How Many People Die From Prescription Drugs?

Most experts believe prescription opioids have fueled the current opioid drug epidemic, although other classes of prescription drugs also cause overdose deaths. The National Center for Health Statistics at the Centers for Disease Control and Prevention (CDC) collects overdose information on many commonly used drugs. The following figures break down deaths by prescription drug categories.1,2

Opioid Pain Relievers

Includes ICD-10 codes for other prescription opioids (natural and semisynthetic) such as hydrocodone and oxycodone, methadone and other synthetic narcotics. Overall deaths in this category increased by 20% from 2014 to 2015 (11% female, 26% male).1,2

  • Total deaths: 22,598
  • Female: 8,786
  • Male: 13,812


  • Natural and semisynthetic opioids: 12,727
  • Female: 5,610
  • Male: 7,117
  • Aged 0-14: 48
  • Aged 15-24: 715
  • Aged 25-34: 2,327
  • Aged 35-44: 2,819
  • Aged 45-54: 3,479
  • Aged 55-64: 2,602
  • Older than 65: 736
  • Methadone: 3,301
  • Female: 1,362
  • Male: 1,939

Opioid Pain Relievers (other than synthetic opioids)

The ICD-10 code for hydrocodone and oxycodone are also counted in this total, so there is overlap. Overall deaths in this category increased by 4% from 2014 to 2015 (4% female, 3% male).1

  • Total deaths: 17,536
  • Female: 7,429
  • Male: 10,107


This category includes three of the most frequently prescribed and abused benzos: Valium (diazepam), Ativan (lorazepam) and Xanax (alprazolam), as well as nearly 20 others such as Klonopin (clonazepam).3 Overall deaths in this category increased by 11% from 2014 to 2015

(8% female, 12% male). More than 7,000 of the benzodiazepine deaths in 2015 involved opioids.1

  • Total deaths: 8,791
  • Female: 3,779
  • Male: 5,012

Most Common Prescription Drug-Related Overdose Deaths: 2014

Prescription drugs were responsible for five of the top 10 drug-related overdose deaths in 2014. Below are the number of deaths followed by the percentage of total drug overdose deaths, and additional statistics regarding concurrent substance use deaths.4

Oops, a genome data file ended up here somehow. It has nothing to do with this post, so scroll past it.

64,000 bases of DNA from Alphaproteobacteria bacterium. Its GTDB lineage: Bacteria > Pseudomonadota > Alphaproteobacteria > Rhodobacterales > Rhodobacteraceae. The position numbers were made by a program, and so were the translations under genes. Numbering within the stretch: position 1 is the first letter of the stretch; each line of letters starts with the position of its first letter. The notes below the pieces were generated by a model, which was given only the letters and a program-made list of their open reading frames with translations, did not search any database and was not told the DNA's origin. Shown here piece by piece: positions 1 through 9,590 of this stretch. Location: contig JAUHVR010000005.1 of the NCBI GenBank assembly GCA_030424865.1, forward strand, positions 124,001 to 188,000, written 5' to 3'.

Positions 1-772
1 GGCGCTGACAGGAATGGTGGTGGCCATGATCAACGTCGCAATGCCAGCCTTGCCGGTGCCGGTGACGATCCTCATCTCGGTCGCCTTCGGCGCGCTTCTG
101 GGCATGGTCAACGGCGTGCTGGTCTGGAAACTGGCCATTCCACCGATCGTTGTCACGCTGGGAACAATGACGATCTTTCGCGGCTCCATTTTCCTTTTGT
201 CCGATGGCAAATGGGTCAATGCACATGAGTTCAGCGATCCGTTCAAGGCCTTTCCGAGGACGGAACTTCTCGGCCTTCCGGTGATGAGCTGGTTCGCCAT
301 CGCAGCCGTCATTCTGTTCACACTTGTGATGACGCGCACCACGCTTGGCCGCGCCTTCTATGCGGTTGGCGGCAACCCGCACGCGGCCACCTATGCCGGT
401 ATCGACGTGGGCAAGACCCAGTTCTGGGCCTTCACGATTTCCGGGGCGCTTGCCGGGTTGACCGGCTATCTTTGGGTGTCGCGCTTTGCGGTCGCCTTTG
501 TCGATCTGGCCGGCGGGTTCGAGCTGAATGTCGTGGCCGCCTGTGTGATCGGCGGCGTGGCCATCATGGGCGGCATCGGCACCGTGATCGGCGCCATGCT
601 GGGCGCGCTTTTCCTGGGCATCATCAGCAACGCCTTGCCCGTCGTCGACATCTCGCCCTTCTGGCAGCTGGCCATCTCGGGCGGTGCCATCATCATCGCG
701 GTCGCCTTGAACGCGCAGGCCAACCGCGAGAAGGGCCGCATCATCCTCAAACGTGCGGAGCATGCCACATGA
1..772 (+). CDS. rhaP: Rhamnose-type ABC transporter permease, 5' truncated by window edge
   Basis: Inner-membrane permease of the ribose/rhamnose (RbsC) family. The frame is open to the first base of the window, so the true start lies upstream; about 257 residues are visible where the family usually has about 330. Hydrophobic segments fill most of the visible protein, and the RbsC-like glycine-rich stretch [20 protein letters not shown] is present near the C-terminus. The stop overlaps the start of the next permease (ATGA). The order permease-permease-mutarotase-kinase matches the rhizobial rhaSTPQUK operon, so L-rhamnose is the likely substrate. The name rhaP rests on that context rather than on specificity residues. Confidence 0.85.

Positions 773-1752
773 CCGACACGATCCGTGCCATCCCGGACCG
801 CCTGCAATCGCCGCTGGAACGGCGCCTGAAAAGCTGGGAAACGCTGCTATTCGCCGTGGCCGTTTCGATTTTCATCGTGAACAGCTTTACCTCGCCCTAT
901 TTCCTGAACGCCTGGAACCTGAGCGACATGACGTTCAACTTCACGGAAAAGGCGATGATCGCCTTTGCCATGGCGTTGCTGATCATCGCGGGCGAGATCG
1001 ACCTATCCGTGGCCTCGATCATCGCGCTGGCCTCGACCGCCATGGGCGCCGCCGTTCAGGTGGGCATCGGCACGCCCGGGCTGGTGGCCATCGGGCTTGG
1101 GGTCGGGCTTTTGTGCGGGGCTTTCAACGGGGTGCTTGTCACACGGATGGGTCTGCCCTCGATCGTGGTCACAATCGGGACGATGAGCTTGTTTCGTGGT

• Oxycodone: 5,417, 11.5%
  • Alprazolam: 4,217, 9.0%
  • Methadone: 3,495, 7.4%
  • Hydrocodone: 3,274, 7.0%
  • Diazepam: 1,729, 3.7%

Additional Facts and Stats

  • More than 95% of drug deaths from alprazolam (e.g. Xanax) and diazepam (e.g. Valium) involved other drugs, with an average of more than two additional drugs.
  • In drug overdose deaths involving diazepam, only 3% mentioned no concurrent drug use, 22% mentioned one other drug, 62% mentioned two to four other drugs and 13% mentioned five or more other drugs.
  • Alprazolam was implicated in 26% of hydrocodone deaths, 23% of oxycodone deaths and 18% of methadone deaths.
  • Oxycodone was implicated in 30% of alprazolam deaths and 33% of diazepam deaths.
  • Concurrent use of oxycodone and alprazolam caused more than 1,000 overdose deaths.
  • Benzodiazepines were involved in more than 30% of drug overdose deaths involving opioid analgesics.
  • Alcohol involvement was mentioned in drug overdose deaths involving hydrocodone, oxycodone, alprazolam and diazepam.

It is nearly impossible to read a newspaper or tune into a television or radio broadcast without hearing about the opioid epidemic gripping America. From teens dying of heroin overdoses to older people accidentally overdosing on prescription medications, we are indeed in the midst of a public health crisis.